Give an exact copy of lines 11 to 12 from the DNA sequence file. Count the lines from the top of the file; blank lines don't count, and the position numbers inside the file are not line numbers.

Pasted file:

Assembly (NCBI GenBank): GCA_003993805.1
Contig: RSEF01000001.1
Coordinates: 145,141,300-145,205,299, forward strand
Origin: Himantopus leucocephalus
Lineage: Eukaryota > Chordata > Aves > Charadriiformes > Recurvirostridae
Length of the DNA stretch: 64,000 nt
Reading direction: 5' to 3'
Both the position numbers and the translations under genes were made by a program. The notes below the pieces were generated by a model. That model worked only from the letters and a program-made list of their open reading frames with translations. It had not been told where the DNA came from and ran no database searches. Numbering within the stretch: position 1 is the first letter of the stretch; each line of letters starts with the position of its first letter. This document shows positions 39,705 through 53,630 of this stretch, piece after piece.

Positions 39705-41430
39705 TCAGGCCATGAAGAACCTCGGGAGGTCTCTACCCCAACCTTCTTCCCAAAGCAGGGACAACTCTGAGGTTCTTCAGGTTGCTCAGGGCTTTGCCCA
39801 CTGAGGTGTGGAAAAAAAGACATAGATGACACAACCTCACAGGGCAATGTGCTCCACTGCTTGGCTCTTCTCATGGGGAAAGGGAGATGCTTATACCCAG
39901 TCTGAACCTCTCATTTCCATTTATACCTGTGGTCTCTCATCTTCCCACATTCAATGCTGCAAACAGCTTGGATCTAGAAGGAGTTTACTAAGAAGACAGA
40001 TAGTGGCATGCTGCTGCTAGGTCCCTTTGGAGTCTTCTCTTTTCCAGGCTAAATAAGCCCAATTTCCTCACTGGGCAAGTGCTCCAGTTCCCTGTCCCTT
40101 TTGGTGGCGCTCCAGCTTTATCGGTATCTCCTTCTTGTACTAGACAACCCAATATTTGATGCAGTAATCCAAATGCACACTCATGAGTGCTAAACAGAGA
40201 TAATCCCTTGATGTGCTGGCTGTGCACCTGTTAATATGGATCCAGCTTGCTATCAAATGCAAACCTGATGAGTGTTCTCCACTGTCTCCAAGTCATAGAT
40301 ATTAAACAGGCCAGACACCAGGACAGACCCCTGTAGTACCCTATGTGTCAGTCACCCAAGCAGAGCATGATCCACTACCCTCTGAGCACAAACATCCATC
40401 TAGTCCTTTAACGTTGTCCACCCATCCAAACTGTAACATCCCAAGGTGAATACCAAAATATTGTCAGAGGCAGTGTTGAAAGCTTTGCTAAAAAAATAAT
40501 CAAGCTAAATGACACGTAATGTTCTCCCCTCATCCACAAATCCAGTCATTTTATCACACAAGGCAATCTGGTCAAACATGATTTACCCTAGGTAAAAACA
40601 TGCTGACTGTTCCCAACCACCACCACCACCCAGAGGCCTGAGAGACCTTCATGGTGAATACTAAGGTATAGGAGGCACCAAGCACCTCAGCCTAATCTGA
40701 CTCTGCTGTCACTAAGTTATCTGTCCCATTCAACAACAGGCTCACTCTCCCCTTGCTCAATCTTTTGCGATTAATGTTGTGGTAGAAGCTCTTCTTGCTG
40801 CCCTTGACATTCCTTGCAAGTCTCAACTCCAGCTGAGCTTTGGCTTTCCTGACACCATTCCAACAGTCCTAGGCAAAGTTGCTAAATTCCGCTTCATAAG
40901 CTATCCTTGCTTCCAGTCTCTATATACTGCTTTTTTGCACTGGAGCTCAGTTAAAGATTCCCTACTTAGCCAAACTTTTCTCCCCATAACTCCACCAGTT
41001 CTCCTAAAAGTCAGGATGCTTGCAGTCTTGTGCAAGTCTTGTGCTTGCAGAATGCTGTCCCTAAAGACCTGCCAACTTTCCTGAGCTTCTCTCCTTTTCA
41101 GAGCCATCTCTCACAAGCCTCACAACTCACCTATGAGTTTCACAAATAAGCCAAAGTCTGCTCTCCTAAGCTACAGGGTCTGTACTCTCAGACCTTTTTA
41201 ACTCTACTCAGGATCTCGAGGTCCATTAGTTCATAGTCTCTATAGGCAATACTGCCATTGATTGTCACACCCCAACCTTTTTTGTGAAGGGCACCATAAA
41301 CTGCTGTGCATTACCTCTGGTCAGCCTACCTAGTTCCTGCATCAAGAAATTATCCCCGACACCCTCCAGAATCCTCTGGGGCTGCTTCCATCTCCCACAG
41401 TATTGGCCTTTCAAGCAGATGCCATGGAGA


39801 CTGAGGTGTGGAAAAAAAGACATAGATGACACAACCTCACAGGGCAATGTGCTCCACTGCTTGGCTCTTCTCATGGGGAAAGGGAGATGCTTATACCCAG
39901 TCTGAACCTCTCATTTCCATTTATACCTGTGGTCTCTCATCTTCCCACATTCAATGCTGCAAACAGCTTGGATCTAGAAGGAGTTTACTAAGAAGACAGA